value="${ant.project.name}-ejb.jar"/>
   <!-- ---------------------- -->
   <path id="compile.class.path">
      <pathelement location="${jboss.server.dir}\lib\jboss-j2ee.jar"/>
   </path>
   <target name="all" depends="clean,ear,deploy"/>
   <target name="compile">
      <mkdir dir="${classes.dir}"/>
      <javac srcdir="${source.dir}" destdir="${classes.dir}"
             classpathref="compile.class.path" debug="yes"/>
      <copy todir="${classes.dir}">
         <fileset dir="${source.dir}">
            <include name="META-INF/**"/>
         </fileset>
      </copy>
   </target>
   <target name="jar" depends="compile">
      <jar jarfile="${app.ejb.jar}">
         <fileset dir="${classes.dir}">
            <include name="META-INF/jbosscmp-jdbc.xml"/>
            <include name="META-INF/ejb-jar.xml"/>
            <include name="META-INF/jboss.xml"/>
            <include name="META-INF/mysql-ds.xml"/>
            <include name="**/*.class"/>
         </fileset>
      </jar>
   </target>
<target name="war">
      <jar jarfile="${app.war}">
         <fileset dir="${source.dir}">
            <include name="WEB-INF/web.xml"/>
            <include name="*.jsp"/>
         </fileset>
      </jar>
   </target>
   <target name="ear" depends="jar,war">
      <jar jarfile="${app.ear}">
         <fileset dir="${classes.dir}">
            <include name="META-INF/application.xml"/>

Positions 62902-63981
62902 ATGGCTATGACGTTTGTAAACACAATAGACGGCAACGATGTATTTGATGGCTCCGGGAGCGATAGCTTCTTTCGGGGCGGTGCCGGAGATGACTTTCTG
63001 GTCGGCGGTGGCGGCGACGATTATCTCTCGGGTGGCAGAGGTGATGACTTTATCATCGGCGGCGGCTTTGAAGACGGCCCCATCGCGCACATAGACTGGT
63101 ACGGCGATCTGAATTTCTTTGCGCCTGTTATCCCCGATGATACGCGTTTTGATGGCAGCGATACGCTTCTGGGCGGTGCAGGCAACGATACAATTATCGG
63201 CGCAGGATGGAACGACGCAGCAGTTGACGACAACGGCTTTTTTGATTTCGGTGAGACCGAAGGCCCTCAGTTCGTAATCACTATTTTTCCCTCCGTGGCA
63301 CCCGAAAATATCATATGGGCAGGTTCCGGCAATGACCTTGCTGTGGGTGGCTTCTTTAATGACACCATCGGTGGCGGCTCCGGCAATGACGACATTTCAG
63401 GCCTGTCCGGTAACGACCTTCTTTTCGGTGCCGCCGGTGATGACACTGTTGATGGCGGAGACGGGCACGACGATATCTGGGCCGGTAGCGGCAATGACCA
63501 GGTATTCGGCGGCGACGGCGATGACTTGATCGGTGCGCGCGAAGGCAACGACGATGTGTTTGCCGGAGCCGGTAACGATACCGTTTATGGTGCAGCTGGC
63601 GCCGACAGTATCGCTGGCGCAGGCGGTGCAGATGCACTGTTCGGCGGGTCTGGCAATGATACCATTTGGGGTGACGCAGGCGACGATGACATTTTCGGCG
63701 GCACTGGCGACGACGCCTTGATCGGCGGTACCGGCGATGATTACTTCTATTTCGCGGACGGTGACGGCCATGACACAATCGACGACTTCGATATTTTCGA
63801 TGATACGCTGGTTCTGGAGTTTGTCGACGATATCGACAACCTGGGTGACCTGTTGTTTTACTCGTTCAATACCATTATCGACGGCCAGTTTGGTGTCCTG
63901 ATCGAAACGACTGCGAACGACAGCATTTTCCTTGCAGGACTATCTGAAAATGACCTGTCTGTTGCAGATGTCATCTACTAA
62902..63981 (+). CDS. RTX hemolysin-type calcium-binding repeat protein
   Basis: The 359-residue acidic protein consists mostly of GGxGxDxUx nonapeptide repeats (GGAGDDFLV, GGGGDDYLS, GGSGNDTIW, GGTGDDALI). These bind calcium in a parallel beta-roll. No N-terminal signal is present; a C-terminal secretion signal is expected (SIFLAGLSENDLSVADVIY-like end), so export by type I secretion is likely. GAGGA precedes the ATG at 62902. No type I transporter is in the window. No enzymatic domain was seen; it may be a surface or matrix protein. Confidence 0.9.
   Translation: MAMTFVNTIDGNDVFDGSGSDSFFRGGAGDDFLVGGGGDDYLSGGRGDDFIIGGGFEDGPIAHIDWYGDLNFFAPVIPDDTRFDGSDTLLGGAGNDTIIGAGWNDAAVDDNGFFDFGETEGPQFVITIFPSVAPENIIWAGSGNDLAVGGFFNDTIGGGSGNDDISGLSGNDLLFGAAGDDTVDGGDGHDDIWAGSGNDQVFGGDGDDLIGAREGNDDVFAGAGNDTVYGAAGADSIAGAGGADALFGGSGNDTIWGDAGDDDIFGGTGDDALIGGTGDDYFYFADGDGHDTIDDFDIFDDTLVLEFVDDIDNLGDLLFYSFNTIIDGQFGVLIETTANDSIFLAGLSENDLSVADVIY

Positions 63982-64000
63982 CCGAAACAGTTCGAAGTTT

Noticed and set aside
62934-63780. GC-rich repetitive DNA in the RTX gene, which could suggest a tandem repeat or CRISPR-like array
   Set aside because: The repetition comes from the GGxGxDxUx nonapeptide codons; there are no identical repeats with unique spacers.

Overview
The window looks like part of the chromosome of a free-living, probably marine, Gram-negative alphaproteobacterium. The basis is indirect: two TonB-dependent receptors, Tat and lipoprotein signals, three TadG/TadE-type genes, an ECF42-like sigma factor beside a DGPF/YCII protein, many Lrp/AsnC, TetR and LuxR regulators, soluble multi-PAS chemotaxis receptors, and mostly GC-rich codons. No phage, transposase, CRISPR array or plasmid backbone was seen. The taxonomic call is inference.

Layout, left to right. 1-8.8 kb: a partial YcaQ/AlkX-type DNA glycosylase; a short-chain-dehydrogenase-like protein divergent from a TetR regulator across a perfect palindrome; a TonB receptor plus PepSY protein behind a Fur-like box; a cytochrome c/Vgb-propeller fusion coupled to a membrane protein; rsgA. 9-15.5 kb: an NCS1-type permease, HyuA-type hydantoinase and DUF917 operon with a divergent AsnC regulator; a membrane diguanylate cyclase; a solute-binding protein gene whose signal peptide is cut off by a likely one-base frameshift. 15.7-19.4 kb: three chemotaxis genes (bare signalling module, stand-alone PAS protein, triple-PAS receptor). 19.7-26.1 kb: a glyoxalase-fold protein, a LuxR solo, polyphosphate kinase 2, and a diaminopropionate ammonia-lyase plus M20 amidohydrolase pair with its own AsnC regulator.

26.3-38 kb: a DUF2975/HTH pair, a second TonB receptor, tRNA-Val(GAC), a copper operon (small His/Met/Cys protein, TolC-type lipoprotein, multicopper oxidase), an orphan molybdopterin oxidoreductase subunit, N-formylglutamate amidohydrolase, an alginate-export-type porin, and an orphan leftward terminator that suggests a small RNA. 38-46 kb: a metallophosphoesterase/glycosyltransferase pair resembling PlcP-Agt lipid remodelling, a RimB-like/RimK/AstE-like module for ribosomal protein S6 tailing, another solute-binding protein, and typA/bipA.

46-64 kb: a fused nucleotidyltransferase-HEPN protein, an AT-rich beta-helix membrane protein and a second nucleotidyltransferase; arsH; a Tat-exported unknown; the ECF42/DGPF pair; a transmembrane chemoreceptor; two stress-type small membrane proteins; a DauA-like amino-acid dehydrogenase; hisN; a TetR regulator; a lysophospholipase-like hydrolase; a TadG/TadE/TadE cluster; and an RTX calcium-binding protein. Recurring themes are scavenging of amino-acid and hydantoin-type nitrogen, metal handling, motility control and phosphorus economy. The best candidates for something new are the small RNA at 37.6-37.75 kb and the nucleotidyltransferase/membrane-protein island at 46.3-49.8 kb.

<include name="${app.ejb.jar}"/>
         </fileset>
         <fileset dir=".">
            <include name="${app.ejb.jar}"/>
            <include name="${app.war}"/>
         </fileset>
      </jar>
   </target>
   <target name="deploy">
      <copy file="${app.ear}" todir="${jboss.deploy.dir}"/>
   </target>
   <target name="undeploy">
      <delete file="${jboss.deploy.dir}/${app.ear}" quiet="true"/>
   </target>
   <target name="clean">
      <delete includeEmptyDirs="true" quiet="true">
         <fileset dir=".">
            <include name="*.jar"/>
            <include name="*.war"/>
            <include name="*.ear"/>
         </fileset>
         <fileset dir="${classes.dir}"/>
      </delete>
   </target>
</project>

Just create this file, save it, and forget about it for now. Honestly speaking, you can forget about it at all. As rough as it sounds, you do not necessarily need to be an Ant guru and keep all the structures of an XML configuration file in your head to use all the advantages of the Ant build tool. I do not remember them because I already have skeleton of build.xml and I use it almost all the time. Of course, when I require some other features, I just open Ant's documentation, look for the functions that I need, and use them. That's all. I suggest that you do the same if you do not have the time or desire to learn everything from the very beginning.





Page 1 of 3



Comment and Contribute

 


(Maximum characters: 1200). You have characters left.

 

 


Enterprise Development Update

Don't miss an article. Subscribe to our newsletter below.

Sitemap | Contact Us

Rocket Fuel